This week our Friday Poem is ‘Big Sky’, from Short Days, Long Shadows by Sheenagh Pugh.
In ‘Big Sky’ the overwhelming vastness of the sky is viewed as if for the first time, at a distance from the claustrophobic trappings of the everyday. We are catapulted to the ‘great ragged brush-strokes of cirrus’ and further still, to the ‘cluster and prickle’ of planets.
Short Days, Long Shadows is Sheenagh Pugh’s twelth collection, and takes her into a new, northern landscape, the Shetland Islands, with poems steeped in the wilder weathers and views of rugged coastlines, sweeping sea-vistas and the hardy historical characters who have inhabited these lands.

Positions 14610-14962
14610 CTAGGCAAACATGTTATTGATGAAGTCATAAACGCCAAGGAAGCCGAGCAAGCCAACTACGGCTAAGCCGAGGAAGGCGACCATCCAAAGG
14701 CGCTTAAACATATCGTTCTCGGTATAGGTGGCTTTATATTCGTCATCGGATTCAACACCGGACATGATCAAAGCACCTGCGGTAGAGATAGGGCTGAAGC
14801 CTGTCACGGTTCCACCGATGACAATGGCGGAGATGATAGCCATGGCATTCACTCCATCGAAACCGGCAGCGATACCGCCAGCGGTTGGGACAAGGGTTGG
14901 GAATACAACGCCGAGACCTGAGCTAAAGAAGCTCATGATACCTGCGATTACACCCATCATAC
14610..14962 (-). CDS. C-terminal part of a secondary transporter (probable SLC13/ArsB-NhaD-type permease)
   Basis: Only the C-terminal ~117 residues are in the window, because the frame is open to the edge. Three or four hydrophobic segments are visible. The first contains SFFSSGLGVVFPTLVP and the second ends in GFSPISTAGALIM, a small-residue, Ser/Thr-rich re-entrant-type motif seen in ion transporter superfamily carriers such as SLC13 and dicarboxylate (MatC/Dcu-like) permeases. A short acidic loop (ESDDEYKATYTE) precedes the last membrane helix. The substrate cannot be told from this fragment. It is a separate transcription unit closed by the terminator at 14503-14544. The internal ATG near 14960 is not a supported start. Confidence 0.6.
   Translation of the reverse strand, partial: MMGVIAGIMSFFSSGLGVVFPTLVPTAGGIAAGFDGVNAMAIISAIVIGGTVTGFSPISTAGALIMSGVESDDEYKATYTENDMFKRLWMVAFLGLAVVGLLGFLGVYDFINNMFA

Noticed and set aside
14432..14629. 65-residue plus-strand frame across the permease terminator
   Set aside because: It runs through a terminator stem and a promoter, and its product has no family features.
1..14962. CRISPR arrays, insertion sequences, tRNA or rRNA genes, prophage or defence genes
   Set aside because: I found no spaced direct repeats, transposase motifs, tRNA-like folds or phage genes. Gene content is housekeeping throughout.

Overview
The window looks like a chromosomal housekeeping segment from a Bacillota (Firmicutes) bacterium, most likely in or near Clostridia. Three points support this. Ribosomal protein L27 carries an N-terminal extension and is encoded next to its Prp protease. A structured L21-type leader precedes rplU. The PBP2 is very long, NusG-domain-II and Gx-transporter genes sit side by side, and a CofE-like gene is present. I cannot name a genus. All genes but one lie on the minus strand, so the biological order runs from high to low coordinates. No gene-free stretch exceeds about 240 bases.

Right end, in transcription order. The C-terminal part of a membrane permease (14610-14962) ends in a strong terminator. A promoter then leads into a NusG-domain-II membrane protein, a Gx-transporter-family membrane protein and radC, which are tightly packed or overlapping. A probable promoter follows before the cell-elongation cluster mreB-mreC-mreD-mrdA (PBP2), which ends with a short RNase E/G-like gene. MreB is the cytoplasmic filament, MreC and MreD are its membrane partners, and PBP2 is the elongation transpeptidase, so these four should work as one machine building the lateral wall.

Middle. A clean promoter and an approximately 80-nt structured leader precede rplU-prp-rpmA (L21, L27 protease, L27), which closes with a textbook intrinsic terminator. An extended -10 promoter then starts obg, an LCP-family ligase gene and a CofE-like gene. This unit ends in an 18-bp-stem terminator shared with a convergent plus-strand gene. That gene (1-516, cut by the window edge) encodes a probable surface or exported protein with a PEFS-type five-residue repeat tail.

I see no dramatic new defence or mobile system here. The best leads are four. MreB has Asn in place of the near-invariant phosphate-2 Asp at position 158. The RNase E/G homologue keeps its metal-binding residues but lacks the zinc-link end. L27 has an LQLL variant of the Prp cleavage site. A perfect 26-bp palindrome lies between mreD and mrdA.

Unbroken by forest or town, this skyline
all hills and ocean: you look up
and your gaze, stopped by no branch, no office block,
overflows with sky, too much to take in
even when you turn slowly in the circle
of green and blue. Who knew how vast
cumulus could boil over, or how sweeping
the great ragged brush-strokes of cirrus,
or, at night, how many bright worlds,
hundreds of years away, cluster and prickle
above our heads? It is as if,
having lived all your life in the jewelled oval
of a miniature, you stepped into a frame
the size of a gallery wall, a landscape
where a few small figures, lost against distance,
seem to be looking for the way out.
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